The English Brown Ale style comes from the Mild Ale, but tends to be maltier and sweeter on the palate, with a fuller body. The malt typically keeps the hop aroma and bitterness under control, giving the ale a chance for more fruity or drier and nutty characteristics. The flavor of the ale often correlates with which part of England the ale comes from, or which style it is emulating (Northern or Southern English style). Brown ales, being less hoppy and not quite as strong as other ales, were originally designed to serve the masses in the late 1600s, and it still serves that purpose today.
A wonderful example of the English Brown Ale style, Wychwood’s Hobgoblin features a blend of Styrian, Goldings and Fuggles hops to produce a full-bodied, Ruby beer. The taste is essentially a stronger, more intense version of the nose, which consists of toffee, slight citrus, and sweet chocolate notes. Although this beer is available from Wychwood year-round, it is ideal for Halloween and goes well with pretty much any kind of meat. Despite being an ESB, Hobgoblin is sweet and smooth without being cloying.
Ellie’s Brown Ale
Less hoppy than some other beers in this style, Ellie’s Brown Ale has an overall drinkability that’s second to none. Chocolate malt lends to a sweetness that tastes of brown sugar, vanilla and a hint of nuts. Avery Brewing Co. brings the common man a malt-forward, roasty, dry beer that pairs well with rich cheese and pork gravy. The nose is roasted cocoa bitterness and the taste profile matches, with just a hint of carbonation and a medium finish. An easy sipping beer available year-round in either bottles, cans or kegs.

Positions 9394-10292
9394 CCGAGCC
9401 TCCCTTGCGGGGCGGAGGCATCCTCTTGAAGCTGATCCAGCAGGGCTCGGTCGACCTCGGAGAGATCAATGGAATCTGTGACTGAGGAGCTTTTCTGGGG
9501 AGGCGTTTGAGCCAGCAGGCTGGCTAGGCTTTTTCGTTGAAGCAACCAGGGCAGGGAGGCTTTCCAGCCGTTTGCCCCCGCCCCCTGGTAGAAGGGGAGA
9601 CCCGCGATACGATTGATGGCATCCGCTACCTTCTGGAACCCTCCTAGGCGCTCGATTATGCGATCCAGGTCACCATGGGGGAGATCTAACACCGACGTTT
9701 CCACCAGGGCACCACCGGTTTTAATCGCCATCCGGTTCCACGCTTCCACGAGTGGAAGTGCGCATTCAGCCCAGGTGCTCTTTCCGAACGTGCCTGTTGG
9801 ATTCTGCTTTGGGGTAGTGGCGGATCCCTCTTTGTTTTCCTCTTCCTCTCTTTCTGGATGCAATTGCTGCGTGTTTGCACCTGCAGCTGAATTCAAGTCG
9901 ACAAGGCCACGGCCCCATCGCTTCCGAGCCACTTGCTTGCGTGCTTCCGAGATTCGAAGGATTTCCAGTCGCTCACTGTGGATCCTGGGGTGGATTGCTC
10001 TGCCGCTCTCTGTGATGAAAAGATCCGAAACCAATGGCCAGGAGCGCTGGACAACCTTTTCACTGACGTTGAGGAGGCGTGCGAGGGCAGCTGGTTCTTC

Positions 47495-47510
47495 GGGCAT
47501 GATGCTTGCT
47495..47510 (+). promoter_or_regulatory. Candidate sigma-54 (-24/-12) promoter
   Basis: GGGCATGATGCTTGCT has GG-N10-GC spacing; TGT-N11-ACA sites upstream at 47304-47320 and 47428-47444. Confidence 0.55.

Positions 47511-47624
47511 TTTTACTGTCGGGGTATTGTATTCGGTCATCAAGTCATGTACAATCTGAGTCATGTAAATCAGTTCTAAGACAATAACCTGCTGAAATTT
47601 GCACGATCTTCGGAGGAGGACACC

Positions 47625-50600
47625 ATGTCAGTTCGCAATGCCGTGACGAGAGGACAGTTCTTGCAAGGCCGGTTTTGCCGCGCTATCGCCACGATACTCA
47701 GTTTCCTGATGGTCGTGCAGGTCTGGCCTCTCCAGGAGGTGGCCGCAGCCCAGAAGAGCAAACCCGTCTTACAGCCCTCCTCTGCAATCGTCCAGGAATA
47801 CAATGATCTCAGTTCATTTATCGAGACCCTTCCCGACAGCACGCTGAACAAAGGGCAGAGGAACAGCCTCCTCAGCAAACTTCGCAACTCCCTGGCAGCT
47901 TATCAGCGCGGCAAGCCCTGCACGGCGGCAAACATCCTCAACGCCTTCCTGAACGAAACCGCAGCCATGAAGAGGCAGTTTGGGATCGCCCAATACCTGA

Old Brown Dog
Well-balanced between hops and malt, Old Brown Dog leans slightly toward the malt profile, bringing out lovely tones of roasted malt and grassy hops. The taste is less sweet than some other Brown Ales due to the slightly stronger hop flavor, but the sweet, caramel, coffee taste shines through nonetheless. The moderate carbonation goes well with the nutty hops to create a crisp, clean, refreshing beer. Available year-round from Smuttynose, the bottle features the image of the brewery’s unofficial mascot, Olive, the original Old Brown Dog.
Nut Brown Ale
Coming from the oldest brewery in Yorkshire, the Nut Brown Ale is brewed with traditional brewing methods to yield a classic Brown Ale profile. Using well water from the original well at the Old Brewery (sunk in 1758), the ale is brewed with barley malt, yeast and aromatic hops. The Samuel Smith Brewery utilizes the classic Yorkshire Square system of fermentations solely on stone squares. The Nut Brown Ale is relatively dry, and staying true to it’s name, nuttier than most Brown Ales. The palate consists of beechnuts, almonds and walnuts.
Best Brown Ale
Saving the best for last (no pun intended), Bell’s Best Brown is a medium to heavy ale with a smooth, toasty flavor that easily stands up to cool weather. Available during the fall, Best Brown Ale balances the caramel and cocoa body without coming across as too heavy. Hardly any roast flavors can be detected, but plenty of rich, sweet vanilla and caramel malt come through in the nose and the taste. The nutty hop flavor is not overwhelmed, however, which keeps this beer from being too sweet. The finish is clean and faintly crisp, resulting in a drinkable beer perfect for a Thanksgiving dinner.